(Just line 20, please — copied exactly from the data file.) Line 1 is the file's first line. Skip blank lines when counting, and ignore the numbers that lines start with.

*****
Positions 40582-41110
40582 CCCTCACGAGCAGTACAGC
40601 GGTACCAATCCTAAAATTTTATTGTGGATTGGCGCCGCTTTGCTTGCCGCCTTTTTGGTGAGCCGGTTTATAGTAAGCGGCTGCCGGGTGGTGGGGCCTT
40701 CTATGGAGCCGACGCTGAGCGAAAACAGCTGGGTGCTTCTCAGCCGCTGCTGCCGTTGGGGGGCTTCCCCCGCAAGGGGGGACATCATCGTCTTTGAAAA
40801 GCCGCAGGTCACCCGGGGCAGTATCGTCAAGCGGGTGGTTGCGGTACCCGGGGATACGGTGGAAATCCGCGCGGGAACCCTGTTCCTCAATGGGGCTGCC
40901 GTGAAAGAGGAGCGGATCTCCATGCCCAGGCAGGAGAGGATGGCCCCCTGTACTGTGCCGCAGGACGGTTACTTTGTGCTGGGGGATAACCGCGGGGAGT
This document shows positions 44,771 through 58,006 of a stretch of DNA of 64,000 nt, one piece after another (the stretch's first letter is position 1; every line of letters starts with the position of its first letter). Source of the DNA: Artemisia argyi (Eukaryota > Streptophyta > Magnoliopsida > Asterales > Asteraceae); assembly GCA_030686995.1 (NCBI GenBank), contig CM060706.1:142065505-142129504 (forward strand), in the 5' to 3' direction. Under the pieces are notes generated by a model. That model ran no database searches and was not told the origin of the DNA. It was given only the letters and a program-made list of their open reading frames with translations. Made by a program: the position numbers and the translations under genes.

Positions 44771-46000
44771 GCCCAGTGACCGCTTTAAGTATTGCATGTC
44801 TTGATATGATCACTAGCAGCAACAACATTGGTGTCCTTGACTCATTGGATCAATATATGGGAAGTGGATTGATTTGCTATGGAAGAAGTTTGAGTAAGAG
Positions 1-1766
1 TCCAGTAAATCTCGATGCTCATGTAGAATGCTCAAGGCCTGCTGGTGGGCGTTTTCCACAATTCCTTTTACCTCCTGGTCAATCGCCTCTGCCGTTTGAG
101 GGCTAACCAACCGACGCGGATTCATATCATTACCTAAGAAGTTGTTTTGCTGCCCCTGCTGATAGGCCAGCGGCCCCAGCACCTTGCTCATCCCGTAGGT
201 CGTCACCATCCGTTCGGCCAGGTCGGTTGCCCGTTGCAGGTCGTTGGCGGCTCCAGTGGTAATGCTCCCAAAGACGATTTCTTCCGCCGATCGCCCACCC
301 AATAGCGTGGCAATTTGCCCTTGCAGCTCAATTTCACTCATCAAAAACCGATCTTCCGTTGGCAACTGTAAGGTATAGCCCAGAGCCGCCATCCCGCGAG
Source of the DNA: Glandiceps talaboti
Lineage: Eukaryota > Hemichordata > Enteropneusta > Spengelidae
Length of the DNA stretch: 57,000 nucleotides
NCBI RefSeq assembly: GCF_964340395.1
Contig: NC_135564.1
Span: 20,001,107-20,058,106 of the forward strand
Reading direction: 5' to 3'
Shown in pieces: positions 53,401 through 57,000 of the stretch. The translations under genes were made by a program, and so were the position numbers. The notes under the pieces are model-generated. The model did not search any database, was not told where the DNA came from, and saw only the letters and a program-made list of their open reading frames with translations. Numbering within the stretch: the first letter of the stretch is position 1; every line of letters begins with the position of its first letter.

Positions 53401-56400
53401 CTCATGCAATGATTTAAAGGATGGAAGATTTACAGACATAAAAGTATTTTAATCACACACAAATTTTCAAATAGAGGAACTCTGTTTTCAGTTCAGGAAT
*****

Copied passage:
Contig: NC_135564.1